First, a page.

“You can say what you want about me and what you think you know about me.”

      I base my opinion about you on what I read from your hand. If you have problems with how I view you, some opinions or thoughts you feel I give you without reason, then you are more than welcome to tell me or react, then the least I can do is to explain why, as I have attempted to do every time I have reacted to your statements.

      “However, I was a Jew and a Zionist up until 1998 when I converted to Islaam. I was also raised Jewish, and have Holocaust survivors in my family, as well as Jewish families members that had to flee Poland and Russia. I am the first generation in my Jewish family born in America. I, too, know the experience of being spit on and called names because I was a Jew.”

      I’m not talking about being born to Holocaust-survivors, though that is bad enough, I’m talking about what Jews in Europe do experience right now, in our days. You ignore this, when you attack Jews who believe in the thought of a Jewish homeland, where we can be Jews without fear (and yes, I do see the irony that even in Israel there are fear based on one’s Jewishness). I am talking about the threat of being physical attacked, of having to fear being killed, of being told that you have no right to exist, alone because you’re a Jew.

      “But, YOU, living in Israel, tell me that you talk to more Palestinians than I do.”

      Yes, I do tell you that, because it is most likely so. Apparently you have an idea of Israel being totally emptied of Palestinians? Or that we don’t deal with each other here? That we ignore each other’s presence?

      ” I think it is a talking point to say that just because one doesn’t live in Israel, they don’t know what they’re talking about.”

      No, I actually don’t think that you know what you’re talking about, not so much because you’re not living here, but based on your representations of the “evil zionist” or the “extremist settler,” again and again denying what we have told and shown you of how settler ALSO are like. Nobody has denied that there are extremists here, or that Palestinians have to suffer, or that Israeli policies when it comes to the Palestinians are unjust, yet you claim that we say that, maybe not directly, but you surely insinuate it.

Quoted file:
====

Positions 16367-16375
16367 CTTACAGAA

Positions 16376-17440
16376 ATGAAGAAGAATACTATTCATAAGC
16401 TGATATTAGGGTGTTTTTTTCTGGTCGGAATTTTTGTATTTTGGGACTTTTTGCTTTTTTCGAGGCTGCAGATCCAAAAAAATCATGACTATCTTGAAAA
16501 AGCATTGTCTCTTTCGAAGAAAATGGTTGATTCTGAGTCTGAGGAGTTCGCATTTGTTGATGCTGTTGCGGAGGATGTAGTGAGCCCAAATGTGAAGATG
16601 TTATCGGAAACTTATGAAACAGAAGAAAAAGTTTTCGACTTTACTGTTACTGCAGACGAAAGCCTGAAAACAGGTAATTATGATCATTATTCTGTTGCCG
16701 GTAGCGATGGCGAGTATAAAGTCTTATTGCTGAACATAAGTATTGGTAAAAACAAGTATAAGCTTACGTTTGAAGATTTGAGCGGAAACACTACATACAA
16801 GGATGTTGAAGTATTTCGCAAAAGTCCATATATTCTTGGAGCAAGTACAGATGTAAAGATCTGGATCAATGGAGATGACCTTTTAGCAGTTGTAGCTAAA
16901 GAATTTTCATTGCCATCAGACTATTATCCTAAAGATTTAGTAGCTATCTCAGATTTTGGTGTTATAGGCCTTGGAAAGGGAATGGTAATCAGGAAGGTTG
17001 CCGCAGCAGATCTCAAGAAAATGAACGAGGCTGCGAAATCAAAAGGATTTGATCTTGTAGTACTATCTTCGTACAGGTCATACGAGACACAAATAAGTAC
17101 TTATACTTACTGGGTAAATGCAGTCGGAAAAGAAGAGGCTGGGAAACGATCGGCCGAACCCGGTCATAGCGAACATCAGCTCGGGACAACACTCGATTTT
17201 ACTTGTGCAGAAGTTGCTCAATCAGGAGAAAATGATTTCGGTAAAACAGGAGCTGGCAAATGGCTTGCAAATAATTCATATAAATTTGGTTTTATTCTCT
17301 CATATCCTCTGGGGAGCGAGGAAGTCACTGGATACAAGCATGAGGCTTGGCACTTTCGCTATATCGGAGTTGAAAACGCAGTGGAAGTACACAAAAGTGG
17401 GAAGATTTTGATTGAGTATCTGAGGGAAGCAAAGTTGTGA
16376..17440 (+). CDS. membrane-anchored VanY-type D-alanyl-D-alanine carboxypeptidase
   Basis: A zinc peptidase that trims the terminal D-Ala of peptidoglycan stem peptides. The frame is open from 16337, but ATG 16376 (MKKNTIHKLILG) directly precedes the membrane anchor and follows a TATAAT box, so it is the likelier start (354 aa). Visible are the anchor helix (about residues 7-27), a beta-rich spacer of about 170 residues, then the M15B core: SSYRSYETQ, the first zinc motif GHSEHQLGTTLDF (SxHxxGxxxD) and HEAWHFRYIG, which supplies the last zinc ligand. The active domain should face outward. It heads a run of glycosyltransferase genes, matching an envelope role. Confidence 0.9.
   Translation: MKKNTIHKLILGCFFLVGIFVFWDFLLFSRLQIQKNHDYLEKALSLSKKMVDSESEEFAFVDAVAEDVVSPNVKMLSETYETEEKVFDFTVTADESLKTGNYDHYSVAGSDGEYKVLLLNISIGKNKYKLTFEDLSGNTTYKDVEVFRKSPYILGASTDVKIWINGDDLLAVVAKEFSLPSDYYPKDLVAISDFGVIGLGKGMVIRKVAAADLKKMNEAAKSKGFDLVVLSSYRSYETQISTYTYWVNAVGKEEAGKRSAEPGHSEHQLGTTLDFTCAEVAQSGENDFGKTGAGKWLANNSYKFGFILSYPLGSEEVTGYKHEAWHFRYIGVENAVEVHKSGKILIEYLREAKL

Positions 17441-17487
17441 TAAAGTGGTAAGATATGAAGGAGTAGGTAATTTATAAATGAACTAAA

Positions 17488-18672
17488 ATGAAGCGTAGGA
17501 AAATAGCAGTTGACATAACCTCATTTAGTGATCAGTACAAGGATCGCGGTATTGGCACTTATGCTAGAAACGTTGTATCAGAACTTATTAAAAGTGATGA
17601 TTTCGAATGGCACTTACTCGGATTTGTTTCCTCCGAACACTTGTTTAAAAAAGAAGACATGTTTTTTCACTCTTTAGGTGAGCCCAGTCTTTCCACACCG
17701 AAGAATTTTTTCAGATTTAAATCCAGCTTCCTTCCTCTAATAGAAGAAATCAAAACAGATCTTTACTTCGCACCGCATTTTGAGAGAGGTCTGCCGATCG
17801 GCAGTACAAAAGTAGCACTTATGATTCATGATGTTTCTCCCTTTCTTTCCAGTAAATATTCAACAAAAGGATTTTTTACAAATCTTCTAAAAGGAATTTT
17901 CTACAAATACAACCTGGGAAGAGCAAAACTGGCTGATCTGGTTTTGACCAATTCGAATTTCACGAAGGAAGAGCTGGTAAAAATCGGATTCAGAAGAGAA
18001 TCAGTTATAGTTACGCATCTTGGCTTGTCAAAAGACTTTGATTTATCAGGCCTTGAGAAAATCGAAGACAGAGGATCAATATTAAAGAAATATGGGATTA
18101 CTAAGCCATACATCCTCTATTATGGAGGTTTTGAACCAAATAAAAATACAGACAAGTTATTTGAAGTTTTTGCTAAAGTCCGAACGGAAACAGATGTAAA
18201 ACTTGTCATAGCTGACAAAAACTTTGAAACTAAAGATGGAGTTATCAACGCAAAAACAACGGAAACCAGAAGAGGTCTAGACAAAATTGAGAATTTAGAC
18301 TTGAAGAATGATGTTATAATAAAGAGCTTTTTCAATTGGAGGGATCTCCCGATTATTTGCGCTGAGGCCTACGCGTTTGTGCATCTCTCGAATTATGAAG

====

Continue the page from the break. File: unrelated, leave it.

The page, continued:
Take for example your following statement:

      “That suggests that all these Palestinian refugees are lying and don’t know what they are talking about either. My friends still have family who live in the West Bank.”

      No one has claimed that, on the contrary. I have time and time again said that Palestinians suffer, read my post you’re commenting here for crying out loud. I write, among other things: “That aside, discussion aside, no matter how big a role Israel played in this, no matter how many Palestinians left of their own will, we still witness the consequences of the war (and the later war in 1967), having millions of Palestinians still living in refugee camps, under terrible conditions. True, some camps are more reminding of cities today, but that doesn’t go for all of them, probably only few of them. I wouldn’t like to live in them, and I bet that most would agree with me that no one deserves to live in them.” Tell me, how is that suggesting that Palestinians are lying?

      “What you see as “anger, agression, outbursts,” and other adjectives you used are legitimate feelings not to be minimized by you.”

      Feelings is one thing, how you express them is another. Don’t even imagine that you have any right to make me feel sorry for being who I am or living where I live. You don’t. The way you come out is like you have the sole right to tell others how to feel, as if we should beg for your approval. We don’t have to.